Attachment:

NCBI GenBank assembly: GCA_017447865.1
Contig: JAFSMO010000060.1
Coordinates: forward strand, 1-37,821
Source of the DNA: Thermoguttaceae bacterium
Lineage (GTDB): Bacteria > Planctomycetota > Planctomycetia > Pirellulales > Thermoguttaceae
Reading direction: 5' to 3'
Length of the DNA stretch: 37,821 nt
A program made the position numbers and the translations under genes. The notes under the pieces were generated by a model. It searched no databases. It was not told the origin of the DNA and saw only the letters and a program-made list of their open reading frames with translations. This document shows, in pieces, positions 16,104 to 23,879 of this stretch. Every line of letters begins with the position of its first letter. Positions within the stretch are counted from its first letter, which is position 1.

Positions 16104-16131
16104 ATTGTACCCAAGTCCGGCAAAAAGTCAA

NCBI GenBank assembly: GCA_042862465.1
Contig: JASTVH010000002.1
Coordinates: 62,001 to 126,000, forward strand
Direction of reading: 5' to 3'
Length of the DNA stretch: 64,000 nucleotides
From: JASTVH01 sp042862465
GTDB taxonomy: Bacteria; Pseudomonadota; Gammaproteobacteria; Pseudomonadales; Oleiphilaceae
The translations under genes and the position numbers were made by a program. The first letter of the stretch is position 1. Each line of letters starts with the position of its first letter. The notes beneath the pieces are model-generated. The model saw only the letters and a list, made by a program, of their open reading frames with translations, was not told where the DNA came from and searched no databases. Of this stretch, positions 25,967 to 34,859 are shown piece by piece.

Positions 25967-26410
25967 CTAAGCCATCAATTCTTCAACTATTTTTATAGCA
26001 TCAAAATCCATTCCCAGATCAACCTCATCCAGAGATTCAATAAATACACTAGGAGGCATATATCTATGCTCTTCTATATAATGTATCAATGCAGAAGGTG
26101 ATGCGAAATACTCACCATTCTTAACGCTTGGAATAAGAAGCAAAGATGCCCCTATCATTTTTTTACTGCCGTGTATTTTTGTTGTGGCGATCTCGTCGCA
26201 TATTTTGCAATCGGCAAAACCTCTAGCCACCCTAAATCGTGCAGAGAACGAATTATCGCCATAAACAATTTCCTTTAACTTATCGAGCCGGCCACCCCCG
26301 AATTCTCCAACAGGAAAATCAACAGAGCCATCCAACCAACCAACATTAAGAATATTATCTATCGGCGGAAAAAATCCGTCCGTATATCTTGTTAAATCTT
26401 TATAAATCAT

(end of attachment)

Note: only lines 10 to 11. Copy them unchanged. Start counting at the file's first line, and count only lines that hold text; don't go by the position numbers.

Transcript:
16104 ATTGTACCCAAGTCCGGCAAAAAGTCAA

NCBI GenBank assembly: GCA_042862465.1